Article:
Cities that offer homes to IPL franchises actually find a whole new way to celebrate their unique identities. Petty cultural differences between, say, Mumbai and Delhi, people find expression in stadiums instead of in raucous online discussion forums.
So long as this strong identity doesn’t lead to hooliganism, who cares? Every city gives a thumbs up to the format by filling stadiums to the brim – which simply tells us that there’s an extremely high demand for the product called the IPL.
Corruption – the game spoiler
Let’s face the elephant in the room.
We cannot discuss corruption without a fearful look at our hidden stakeholder – the bookie. Our faceless nameless bookie shows two thumbs up when you mention the IPL and that’s not a desirable endorsement for any sport. Lurking in the shadows, the bookie insinuates that the game we see is a mask for the game that’s actually in progress.
We see a floodlit field filled with stars and euphoria. Meanwhile, the bookie knows the field to be a playground for celebrities, administrators, franchise owners and business magnates – all of whom are laughing all the way to a bank in Geneva. This sobering image suggests that deception is a synonym for the IPL.
That’s probably what Botham means when he says:
“We have seen a few players exposed, but does throwing the odd second XI player into jail solve it? To kill the serpent, you must cut off its head. The ICC Anti-Corruption Unit must pursue the root of the problem and if necessary expose the big names.”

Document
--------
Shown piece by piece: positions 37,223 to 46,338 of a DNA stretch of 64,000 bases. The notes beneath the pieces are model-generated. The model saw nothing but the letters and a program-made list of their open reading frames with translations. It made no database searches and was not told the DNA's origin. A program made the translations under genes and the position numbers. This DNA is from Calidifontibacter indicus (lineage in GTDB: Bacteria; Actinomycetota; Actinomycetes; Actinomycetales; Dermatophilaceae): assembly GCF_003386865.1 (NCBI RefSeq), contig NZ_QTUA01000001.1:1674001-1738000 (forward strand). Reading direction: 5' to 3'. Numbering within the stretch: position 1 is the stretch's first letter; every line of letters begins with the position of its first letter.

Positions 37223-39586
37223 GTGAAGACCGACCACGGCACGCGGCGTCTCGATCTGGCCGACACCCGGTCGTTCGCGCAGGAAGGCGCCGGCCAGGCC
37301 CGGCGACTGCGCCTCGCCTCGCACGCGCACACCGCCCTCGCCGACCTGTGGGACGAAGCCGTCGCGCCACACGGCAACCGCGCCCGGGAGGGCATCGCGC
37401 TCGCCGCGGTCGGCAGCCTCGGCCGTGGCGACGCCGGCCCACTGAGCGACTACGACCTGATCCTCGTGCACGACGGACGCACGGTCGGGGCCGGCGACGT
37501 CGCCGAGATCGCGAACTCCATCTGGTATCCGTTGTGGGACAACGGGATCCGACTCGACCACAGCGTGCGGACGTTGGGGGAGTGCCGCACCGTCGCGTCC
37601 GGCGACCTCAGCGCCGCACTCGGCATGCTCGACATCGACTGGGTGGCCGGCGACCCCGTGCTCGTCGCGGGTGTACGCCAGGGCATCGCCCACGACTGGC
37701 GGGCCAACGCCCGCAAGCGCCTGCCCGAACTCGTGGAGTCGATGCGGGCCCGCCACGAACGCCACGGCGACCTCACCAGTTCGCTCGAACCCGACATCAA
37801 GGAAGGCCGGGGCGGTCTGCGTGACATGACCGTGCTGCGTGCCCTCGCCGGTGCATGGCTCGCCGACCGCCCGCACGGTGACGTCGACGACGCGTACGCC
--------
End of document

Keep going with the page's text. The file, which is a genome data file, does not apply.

A comprehensive clean-up is the need of the hour. It can and must be implemented post-haste. The alternative – shutting down the IPL – is a classic case of throwing the baby along with the bath water.
The IPL, and by extension the BCCI, have a clear choice: bring back the fans they have lost through concrete actions, or just rely on cricket fanatics to keep the league propped up. The latter option comes with disastrous consequences in the long run. And in the bargain, the IPL will fail to achieve its true potential.
What the IPL can truly achieve
Before the subcontinent created a devout audience for soccer, it derived an audience for the English Premier League in the 90s, thanks to the introduction of dedicated 24*7 sports channels. Stars like Gascoigne and Linekar helped youngsters in India and elsewhere connect with the beautiful game. It remains to be seen whether the IPL can similarly usher in fresh audiences to the world of cricket.
If our collective dream of seeing cricket being played in the Olympics is to be realised – and which cricket lover wouldn’t want that? – then the game must reach out to potential audiences in the US, China, Brazil and similar new markets with depth and clout.
For this to happen, these folks must perceive cricket to be an enthralling product worthy of their attention. Perhaps the IPL can emulate the EPL in this regard and help the game achieve a truly international status.
Pipe dream? Perhaps. But I prefer pipe dreams to stubborn cynicism.